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Mumps epidemic sweeps Moldova

UNICEF and WHO support Moldovan government’s appeal for 600,000 doses of vaccines for young people in the country

Chisinau, February 5, 2008 – UNICEF and the World Health Organisation(WHO) have jointly launched a $1.9 million appeal to buy mumps vaccines for hundreds of thousands of young people in Moldova.

All of the 400,000 children who were born between 1989 and 1994 are at risk, particularly college and university students. Already, 4,500 children and young people in the country are infected. “We must take action now when the epidemic can still be contained. Each week, the number of infections almost doubles”, said UNICEF Moldova’s Chief of the Equitable Access to Quality Services Programme, Svetlana Stefanet.

“This is a huge amount of money”, says Ion Ababii, the Minister of Health. “Especially, if we take into account that only 7.5 million lei (682,000 USD) have been allocated for this year’s immunisation programme. Furthermore, it is extremely hard to find this vaccine. We have struggled to look for it abroad and managed to find only 150,000 vaccines.” The capital city, Chisinau, has been worst affected, and the epidemic is rapidly spreading to other districts.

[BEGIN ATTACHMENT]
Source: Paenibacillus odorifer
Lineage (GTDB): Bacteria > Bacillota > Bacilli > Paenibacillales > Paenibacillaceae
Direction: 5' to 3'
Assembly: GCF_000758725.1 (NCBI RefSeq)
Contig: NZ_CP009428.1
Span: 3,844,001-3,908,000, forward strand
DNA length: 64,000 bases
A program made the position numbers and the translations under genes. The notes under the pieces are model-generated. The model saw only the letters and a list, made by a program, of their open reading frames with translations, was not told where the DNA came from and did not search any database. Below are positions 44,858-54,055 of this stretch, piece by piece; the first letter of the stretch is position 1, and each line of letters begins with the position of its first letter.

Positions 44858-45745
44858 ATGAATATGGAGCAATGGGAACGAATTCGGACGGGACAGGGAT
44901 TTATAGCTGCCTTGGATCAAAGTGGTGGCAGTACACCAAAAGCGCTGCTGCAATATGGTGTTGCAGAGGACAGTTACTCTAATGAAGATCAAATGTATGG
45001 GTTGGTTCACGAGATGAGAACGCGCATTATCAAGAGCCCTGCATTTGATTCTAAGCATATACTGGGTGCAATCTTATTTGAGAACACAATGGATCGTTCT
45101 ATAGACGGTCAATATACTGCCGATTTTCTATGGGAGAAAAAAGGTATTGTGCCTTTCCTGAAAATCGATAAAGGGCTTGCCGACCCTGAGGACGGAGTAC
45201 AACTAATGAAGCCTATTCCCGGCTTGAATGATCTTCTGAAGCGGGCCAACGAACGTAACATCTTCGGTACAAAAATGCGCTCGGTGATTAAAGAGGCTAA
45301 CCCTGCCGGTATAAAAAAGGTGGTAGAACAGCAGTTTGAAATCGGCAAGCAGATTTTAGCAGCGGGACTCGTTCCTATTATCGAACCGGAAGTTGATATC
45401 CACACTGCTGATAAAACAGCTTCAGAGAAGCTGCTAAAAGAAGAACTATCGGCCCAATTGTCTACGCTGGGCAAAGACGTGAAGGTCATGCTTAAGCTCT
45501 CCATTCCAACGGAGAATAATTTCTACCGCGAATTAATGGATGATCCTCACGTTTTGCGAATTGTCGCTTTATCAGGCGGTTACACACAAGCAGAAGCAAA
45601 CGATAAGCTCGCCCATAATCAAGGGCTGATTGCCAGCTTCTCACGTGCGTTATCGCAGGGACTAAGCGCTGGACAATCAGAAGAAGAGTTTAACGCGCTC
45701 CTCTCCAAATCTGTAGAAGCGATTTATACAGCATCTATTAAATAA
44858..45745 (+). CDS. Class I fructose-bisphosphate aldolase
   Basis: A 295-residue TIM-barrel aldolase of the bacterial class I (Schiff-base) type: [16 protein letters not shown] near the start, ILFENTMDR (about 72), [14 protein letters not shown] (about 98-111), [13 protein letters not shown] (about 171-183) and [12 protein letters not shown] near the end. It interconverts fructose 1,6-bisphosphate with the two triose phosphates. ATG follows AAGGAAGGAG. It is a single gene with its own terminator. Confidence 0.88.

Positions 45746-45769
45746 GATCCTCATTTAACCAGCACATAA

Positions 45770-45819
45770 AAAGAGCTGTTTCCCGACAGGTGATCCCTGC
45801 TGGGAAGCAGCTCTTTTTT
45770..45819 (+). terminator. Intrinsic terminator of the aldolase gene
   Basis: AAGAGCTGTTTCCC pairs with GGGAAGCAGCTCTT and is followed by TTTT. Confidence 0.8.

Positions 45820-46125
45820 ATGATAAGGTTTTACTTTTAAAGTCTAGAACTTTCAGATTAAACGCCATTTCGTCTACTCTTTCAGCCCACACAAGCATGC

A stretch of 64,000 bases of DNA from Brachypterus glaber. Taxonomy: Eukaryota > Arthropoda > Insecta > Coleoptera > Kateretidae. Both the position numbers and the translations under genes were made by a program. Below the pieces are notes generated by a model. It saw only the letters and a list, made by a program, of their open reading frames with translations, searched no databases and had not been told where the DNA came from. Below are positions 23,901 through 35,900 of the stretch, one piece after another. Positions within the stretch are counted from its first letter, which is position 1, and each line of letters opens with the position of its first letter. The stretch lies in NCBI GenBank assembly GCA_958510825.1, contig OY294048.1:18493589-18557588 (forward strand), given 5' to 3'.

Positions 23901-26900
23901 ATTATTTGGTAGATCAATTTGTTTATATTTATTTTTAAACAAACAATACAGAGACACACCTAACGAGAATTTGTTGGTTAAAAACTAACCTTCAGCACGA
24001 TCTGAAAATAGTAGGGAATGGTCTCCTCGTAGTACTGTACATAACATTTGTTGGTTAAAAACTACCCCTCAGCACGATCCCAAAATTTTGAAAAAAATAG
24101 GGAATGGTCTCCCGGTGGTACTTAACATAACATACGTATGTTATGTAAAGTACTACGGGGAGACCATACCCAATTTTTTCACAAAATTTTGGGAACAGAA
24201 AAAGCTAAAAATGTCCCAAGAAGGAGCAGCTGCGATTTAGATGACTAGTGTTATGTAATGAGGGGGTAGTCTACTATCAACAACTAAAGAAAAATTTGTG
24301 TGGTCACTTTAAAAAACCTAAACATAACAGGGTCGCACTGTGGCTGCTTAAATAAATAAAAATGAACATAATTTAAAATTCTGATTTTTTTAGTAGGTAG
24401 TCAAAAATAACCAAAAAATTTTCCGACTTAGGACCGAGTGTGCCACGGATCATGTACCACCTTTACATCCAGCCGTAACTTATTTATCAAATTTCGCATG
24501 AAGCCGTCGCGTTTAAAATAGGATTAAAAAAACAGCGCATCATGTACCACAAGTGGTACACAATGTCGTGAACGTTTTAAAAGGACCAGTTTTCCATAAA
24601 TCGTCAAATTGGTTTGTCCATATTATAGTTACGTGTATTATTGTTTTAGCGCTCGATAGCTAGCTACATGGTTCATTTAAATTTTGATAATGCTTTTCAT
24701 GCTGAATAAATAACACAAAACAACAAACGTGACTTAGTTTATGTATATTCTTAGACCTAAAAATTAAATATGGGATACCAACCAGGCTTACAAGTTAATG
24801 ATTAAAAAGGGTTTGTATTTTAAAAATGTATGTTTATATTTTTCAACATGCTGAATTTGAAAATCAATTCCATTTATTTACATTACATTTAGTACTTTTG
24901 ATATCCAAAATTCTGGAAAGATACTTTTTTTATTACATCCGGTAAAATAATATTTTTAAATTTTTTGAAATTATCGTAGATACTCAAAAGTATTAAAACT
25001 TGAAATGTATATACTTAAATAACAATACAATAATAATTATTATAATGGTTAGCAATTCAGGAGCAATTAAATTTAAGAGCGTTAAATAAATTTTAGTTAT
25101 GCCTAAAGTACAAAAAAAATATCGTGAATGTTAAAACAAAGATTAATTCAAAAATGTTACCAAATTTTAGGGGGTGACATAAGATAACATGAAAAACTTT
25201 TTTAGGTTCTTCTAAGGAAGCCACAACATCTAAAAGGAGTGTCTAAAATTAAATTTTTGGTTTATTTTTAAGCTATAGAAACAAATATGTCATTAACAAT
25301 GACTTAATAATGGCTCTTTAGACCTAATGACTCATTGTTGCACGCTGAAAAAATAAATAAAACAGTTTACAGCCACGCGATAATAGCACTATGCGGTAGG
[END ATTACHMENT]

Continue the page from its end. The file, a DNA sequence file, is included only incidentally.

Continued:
Eighty percent of new cases (80%) are among young people, aged 15-24. The most vulnerable are predicted to be those who did not complete their full course of mumps vaccines. The infection is notorious for its complications, of which the most severe is male sterility. The proportion of males who have so far contracted mumps is 65%.

Half of those infected are in hospital in an attempt to contain the infection and extra beds have been provided in hospitals, but the demand is said to be exceeding the bed supply.  

According to the WHO and national experts, the only means of stopping the mumps epidemic is to re-vaccinate the population at risk, mostly children. To carry out the campaign, the Moldovan Ministry of Health needs 600,000 doses of vaccine, syringes and safety boxes. UNICEF has appealed for $1.9 million for additional resources to fund the procurement of 600,000 doses of vaccines and related devices. 



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